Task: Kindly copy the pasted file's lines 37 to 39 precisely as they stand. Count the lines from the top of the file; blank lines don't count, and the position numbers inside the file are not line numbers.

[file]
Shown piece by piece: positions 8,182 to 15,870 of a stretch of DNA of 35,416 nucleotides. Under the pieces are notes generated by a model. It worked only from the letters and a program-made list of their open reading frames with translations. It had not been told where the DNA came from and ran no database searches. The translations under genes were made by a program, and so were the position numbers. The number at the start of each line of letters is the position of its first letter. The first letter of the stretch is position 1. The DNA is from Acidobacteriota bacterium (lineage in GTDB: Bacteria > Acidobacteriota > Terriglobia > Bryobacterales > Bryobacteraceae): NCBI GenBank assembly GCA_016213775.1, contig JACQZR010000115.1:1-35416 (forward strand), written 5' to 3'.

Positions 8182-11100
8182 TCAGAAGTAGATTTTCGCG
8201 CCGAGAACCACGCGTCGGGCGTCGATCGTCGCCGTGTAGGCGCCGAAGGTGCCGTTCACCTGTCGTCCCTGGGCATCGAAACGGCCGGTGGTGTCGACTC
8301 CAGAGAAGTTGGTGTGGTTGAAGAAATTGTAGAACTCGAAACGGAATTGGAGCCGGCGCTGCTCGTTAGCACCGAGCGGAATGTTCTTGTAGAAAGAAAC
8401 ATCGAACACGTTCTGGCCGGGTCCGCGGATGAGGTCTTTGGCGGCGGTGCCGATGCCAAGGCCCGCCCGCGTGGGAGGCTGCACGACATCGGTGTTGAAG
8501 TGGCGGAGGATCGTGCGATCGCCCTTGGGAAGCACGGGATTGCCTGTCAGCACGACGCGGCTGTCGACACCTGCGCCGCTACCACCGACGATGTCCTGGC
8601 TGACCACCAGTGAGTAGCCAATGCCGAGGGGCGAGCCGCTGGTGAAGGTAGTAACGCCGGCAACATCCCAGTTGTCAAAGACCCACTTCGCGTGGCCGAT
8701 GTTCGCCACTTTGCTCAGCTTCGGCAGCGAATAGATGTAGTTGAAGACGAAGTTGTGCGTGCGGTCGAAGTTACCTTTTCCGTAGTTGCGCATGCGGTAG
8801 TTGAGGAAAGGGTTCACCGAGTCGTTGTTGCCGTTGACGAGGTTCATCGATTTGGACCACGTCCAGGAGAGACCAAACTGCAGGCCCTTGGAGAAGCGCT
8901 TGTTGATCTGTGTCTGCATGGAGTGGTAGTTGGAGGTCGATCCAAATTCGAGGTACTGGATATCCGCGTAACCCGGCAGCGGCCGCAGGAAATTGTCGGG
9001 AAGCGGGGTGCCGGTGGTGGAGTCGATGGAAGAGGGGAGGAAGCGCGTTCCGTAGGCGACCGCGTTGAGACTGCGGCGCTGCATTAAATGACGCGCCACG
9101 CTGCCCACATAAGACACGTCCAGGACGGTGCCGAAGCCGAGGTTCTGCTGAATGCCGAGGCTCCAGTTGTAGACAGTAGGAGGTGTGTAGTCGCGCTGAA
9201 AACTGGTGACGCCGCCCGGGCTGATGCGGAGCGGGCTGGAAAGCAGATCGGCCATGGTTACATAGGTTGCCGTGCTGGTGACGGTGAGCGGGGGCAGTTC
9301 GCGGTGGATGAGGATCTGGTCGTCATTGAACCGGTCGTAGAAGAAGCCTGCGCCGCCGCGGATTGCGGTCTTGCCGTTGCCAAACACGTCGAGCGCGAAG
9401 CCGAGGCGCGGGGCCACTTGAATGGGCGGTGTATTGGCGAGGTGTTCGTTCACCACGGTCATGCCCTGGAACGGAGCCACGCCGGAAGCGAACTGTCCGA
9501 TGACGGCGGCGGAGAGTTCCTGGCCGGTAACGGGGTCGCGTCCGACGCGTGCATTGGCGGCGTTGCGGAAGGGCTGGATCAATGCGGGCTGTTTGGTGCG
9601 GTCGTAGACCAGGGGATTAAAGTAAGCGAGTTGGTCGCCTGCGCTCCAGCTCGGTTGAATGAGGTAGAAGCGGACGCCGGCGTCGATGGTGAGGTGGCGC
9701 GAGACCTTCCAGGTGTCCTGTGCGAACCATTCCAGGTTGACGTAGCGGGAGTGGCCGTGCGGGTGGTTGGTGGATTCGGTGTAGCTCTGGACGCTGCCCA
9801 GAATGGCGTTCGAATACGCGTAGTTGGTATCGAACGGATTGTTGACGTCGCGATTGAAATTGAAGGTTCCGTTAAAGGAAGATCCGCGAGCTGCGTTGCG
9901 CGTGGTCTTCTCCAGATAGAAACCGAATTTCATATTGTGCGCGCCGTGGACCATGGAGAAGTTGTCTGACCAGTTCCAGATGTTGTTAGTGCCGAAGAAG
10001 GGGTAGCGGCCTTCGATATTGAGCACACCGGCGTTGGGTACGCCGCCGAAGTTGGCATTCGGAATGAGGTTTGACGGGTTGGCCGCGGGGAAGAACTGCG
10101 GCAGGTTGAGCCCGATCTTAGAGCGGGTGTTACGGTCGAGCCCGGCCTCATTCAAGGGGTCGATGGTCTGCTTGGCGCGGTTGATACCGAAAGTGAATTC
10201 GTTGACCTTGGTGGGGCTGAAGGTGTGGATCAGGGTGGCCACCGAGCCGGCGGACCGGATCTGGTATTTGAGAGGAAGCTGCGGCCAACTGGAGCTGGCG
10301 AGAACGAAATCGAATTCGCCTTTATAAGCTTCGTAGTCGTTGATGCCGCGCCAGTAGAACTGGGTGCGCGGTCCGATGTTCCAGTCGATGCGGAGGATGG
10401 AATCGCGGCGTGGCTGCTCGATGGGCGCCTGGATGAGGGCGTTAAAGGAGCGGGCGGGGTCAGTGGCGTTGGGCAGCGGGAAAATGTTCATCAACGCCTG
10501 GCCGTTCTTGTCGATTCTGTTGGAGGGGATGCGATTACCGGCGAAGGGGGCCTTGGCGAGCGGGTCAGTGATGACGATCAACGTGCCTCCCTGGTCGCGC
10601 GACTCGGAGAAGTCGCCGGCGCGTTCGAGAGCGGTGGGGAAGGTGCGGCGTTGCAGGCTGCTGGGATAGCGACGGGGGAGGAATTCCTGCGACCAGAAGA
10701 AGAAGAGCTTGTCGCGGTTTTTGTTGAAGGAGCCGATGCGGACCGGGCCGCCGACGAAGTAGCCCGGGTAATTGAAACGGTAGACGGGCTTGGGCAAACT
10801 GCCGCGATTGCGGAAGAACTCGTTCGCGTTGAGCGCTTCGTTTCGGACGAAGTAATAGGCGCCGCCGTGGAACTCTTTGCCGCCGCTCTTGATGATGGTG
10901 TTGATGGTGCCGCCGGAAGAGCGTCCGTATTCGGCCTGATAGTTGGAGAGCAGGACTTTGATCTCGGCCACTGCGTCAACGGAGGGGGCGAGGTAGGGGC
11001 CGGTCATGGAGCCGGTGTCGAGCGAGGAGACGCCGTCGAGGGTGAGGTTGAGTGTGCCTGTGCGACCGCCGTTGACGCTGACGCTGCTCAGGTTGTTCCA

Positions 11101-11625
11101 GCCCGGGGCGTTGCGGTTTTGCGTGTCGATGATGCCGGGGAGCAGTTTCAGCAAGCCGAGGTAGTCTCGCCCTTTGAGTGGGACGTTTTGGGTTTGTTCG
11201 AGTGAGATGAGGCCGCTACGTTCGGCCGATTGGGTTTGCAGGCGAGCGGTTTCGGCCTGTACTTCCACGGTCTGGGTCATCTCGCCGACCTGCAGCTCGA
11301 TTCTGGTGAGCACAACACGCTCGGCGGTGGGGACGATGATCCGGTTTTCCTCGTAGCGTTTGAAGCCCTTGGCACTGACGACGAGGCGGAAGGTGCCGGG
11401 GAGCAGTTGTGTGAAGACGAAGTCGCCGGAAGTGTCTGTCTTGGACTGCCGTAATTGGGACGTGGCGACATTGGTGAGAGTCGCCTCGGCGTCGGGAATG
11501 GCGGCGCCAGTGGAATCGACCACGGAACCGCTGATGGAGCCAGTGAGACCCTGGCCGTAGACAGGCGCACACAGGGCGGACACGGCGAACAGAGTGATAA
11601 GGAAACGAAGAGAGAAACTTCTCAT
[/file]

11401 GAGCAGTTGTGTGAAGACGAAGTCGCCGGAAGTGTCTGTCTTGGACTGCCGTAATTGGGACGTGGCGACATTGGTGAGAGTCGCCTCGGCGTCGGGAATG
11501 GCGGCGCCAGTGGAATCGACCACGGAACCGCTGATGGAGCCAGTGAGACCCTGGCCGTAGACAGGCGCACACAGGGCGGACACGGCGAACAGAGTGATAA
11601 GGAAACGAAGAGAGAAACTTCTCAT